Check out what the leaders, producers, and creators of culture have to say about the impact of Culture Track on their work.

Since the launch of Denver’s cultural plan, IMAGINE 2020, we have hosted LaPlaca Cohen twice to share the Culture Track findings with our creative community. Bringing together so many different organizations . . . proved to be one of our more popular convenings. The best part was that attendees walked away with meaningful research and suggestions for putting the data into action.
Ginger White-Brunetti Deputy Director, Denver Arts & Ventures
We have found Culture Track to be an invaluable tool. The data that it provides enables us to ensure that we are developing strategies to address the changing needs of our audiences and even redefining how we serve them.
Todd Bentjen former Vice President, Marketing and Communications, Segerstrom Center for the Arts
Culture Track served as the cornerstone for rich collective discussion among board leaders of the Walker Art Center, Minneapolis Institute of Art, and the Weisman Art Museum. Culture Track’s focus on measuring broader arts participation beyond just art museums was especially resonant, particularly as audiences increasingly redefine how they wish to engage with culture and what it means to have a cultural experience among other entertainment options.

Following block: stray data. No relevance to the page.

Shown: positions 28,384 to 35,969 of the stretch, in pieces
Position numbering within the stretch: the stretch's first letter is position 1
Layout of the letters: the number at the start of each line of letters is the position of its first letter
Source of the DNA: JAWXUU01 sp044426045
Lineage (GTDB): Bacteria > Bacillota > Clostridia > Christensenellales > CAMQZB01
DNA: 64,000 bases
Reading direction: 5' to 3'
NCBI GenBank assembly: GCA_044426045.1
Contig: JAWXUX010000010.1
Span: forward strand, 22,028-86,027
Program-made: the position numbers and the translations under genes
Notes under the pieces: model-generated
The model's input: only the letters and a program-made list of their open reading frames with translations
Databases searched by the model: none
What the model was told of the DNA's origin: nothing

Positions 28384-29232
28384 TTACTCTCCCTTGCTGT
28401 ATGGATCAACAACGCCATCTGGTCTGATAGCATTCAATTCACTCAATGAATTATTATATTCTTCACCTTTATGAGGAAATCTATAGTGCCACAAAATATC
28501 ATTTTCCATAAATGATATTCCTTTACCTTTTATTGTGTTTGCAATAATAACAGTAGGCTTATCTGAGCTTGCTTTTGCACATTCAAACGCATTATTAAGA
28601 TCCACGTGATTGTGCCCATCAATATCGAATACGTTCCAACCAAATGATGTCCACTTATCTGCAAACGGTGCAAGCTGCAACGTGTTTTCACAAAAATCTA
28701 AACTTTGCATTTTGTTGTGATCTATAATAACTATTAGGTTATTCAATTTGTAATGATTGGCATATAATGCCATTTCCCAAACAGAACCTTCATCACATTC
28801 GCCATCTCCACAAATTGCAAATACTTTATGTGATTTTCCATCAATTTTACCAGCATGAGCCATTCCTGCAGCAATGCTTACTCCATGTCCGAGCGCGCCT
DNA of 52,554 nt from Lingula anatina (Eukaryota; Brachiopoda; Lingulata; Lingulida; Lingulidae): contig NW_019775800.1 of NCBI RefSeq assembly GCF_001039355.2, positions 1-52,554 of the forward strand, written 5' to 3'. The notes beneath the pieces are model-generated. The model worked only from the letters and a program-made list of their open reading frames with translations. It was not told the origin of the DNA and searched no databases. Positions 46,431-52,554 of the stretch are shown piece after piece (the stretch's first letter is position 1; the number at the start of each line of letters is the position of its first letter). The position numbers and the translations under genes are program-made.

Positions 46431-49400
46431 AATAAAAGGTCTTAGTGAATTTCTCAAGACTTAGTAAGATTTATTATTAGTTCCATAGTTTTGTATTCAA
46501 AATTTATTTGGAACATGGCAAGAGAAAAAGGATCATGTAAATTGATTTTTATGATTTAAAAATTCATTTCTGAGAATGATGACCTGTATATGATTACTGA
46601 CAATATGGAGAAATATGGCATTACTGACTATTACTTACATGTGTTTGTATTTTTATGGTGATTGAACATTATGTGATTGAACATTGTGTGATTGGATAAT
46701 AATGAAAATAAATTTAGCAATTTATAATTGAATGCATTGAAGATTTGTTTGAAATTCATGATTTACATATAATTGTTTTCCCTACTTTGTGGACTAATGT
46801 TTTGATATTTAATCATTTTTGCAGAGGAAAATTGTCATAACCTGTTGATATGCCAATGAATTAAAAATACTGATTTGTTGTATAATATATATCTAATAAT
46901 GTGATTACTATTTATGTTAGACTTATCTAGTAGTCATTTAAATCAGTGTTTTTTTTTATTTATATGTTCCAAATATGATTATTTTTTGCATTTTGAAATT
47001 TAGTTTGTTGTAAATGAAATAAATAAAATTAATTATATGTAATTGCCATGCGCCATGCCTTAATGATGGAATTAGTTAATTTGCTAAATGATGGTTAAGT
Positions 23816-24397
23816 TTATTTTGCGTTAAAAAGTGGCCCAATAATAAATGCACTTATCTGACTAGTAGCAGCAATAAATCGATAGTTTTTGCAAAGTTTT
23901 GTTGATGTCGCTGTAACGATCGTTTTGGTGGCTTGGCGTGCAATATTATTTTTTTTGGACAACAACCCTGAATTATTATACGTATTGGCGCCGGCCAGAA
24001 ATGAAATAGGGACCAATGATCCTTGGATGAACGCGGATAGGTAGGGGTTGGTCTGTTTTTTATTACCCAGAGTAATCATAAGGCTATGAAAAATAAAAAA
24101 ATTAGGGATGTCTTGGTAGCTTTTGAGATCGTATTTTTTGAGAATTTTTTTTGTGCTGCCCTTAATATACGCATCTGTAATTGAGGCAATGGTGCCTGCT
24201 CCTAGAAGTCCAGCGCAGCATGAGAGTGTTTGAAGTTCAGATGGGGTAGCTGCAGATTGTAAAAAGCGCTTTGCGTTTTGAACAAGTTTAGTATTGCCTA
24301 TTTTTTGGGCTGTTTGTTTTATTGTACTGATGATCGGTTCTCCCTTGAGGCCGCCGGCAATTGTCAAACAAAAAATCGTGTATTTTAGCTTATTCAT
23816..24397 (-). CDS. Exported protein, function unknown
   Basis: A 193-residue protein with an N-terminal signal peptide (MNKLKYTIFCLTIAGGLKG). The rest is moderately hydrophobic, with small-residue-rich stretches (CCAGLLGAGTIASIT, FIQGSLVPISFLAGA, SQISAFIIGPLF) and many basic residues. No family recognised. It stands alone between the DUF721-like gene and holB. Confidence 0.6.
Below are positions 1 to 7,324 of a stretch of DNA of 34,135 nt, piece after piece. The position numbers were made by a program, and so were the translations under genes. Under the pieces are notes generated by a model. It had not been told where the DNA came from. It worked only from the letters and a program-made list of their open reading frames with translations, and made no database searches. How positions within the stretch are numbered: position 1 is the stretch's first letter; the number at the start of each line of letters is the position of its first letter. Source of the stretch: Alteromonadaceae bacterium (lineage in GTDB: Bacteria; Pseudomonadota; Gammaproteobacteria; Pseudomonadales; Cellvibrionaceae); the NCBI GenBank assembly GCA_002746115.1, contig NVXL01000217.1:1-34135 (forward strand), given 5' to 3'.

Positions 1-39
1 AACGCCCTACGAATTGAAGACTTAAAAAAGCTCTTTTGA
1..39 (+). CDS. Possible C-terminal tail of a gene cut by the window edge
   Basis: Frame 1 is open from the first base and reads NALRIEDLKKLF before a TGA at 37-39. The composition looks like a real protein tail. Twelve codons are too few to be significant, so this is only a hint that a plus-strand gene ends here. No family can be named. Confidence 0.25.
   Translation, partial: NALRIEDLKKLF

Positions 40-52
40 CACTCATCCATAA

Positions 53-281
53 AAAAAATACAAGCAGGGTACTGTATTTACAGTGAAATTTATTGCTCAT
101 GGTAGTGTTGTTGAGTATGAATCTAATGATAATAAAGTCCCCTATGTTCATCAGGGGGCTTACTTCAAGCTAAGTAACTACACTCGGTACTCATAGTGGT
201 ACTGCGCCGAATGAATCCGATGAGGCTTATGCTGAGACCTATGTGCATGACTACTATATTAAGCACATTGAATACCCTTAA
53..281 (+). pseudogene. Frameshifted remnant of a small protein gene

Olga Viso Former Director, Walker Art Center
Culture Track 2014 was a focus of the 2015 Council of American Jewish Museums Conference Plenary Session which took place at The Contemporary Jewish Museum in San Francisco.  Over 250 representatives from Jewish museums across North America and Europe rated this session the highest of the conference. As Culture Track now goes deeper to explore even more of the "hows" and "whys" of cultural participation, there's no doubt everyone in my field will be eager for the results.
Lori Starr Executive Director, Contemporary Jewish Museum
What cultural leaders, including museum directors, need the most are clear facts that could help them chart a way forward in an increasingly complex and hard-to-navigate cultural landscape. At a time when both public and private funders demand clear metrics of success, and when audiences are more diverse and fickle than ever, decision-making on the basis of valid, cross-time, reliable audience data is of enormous benefit to institutional leadership.
András Szántó Moderator, Met Museum Global Museum Leaders Colloquium
Canadian orchestras, like their peers around the world, are awash in information.  What Culture Track adds is coherence and utility:  credible, statistically valid, and intelligently-presented perspectives on the ever-evolving cultural consumer in a format that we can take, think about, and work with.
Katherine Carleton Executive Director, Orchestras Canada
We look to the Culture Track report for key insights on the evolving relationship between museums and audience at such a crucial moment for cultural institutions. While for some of our participants the news in the Culture Track report is shocking, it is precisely Culture Track’s different inflection point that is so important to consider for people working inside the museum sector.
Elizabeth Easton Director, Center for Curatorial Leadership